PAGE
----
The principle to be followed by appellate court considering an appeal against an order of acquittal is to interfere only when there are compelling and substantial reasons to do so. Thus, in such cases, this Court would usually not interfere unless
a. The finding is vitiated by some glaring infirmity in the appraisal of evidence. (State of U.P. Vs. Sahai, AIR 1981 SC 1442 at paras 19-21)
b. The finding is perverse. (State of MP Vs. Bachhudas, (2007) 9 SCC 135 at para 10 and State of Punjab Vs. Parveen Kumar (2005) 9 SCC 769 at para 9)
c. The order suffers from substantial errors of law and fact (Rajesh Kumar Vs. Dharamvir 1997(4) SCC 496 at para 5)
d. The order is based on misconception of law or erroneous appreciation of evidence (State of UP Vs. Abdul 1997(10) SCC 135; State of UP Vs. Premi 2003(9) SCC 12 at para 15)
e. High Court has adopted an erroneous approach resulting in miscarriage of justice (State of TN Vs. Suresh 1998(2) SCC 372 at paras 31 and 32; State of MP Vs. Paltan Mallah 2005(3) SCC 169 at para
f. Acquittal is based on irrelevant grounds (Arunachalam Vs. Sadhanatham 1979(2) SCC 297 at para 4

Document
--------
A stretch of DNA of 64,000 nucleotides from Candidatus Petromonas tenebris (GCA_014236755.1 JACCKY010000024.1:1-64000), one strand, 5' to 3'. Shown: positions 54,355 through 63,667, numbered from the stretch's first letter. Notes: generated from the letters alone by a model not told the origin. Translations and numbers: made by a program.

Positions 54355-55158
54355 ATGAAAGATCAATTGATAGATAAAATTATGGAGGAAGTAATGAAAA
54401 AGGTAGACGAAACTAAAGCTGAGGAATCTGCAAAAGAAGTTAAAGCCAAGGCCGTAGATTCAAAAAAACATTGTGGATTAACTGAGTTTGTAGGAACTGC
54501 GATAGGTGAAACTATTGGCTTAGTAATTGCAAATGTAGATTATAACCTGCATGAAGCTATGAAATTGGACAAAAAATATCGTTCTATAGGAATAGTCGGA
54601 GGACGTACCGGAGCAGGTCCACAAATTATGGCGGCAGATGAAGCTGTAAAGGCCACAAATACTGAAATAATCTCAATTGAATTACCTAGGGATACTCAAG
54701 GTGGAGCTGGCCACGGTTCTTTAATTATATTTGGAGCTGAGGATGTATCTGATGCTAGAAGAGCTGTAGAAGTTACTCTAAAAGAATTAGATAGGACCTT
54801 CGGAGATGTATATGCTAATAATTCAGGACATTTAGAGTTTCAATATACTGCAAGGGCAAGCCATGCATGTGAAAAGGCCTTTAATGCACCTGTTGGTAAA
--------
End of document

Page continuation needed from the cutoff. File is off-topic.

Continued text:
g. High Court has completely misdirected itself in reversing the order of conviction by the Trial Court (Gaurishanker Sharma Vs. State of UP, AIR 1990 SC 709)
h. The judgment is tainted with serious legal infirmities (State of Maharashtra Vs. Pimple, AIR 1984 SC 63 at para 75)
In reversing an acquittal, this Court keeps in mind that presumption of innocence in favour of the accused is fortified by an order of acquittal and if the view of the High Court is reasonable and founded on materials on record, this Court should not interfere. However, if this Court is of the opinion that the acquittal is not based on a reasonable view, then it may review the entire material and there will be no limitation on this Court’s jurisdiction under Article 136 to come to a just decision quashing the acquittal (See 1985 (4) SCC 476 at para 45; 1996(7) SCC 471 at para 4) For the reasons aforesaid, this Court cannot approve the judgment of the High Court insofar as conversion of conviction in respect of respondent no. 1 from Section 302 to Section 304 Part-II is concerned. This Court approves the judgment and order of conviction passed by the Trial Court and restores the same. The bail bonds of respondent no. 1 are discharged. He is directed to immediately surrender before the Trial Court and serve out the sentence imposed on him by the Trial Court. The appeal of the State is thus allowed.
……………………..J. (ASOK KUMAR GANGULY)
……………………..J. (DEEPAK VERMA)
MAY 24, 2011.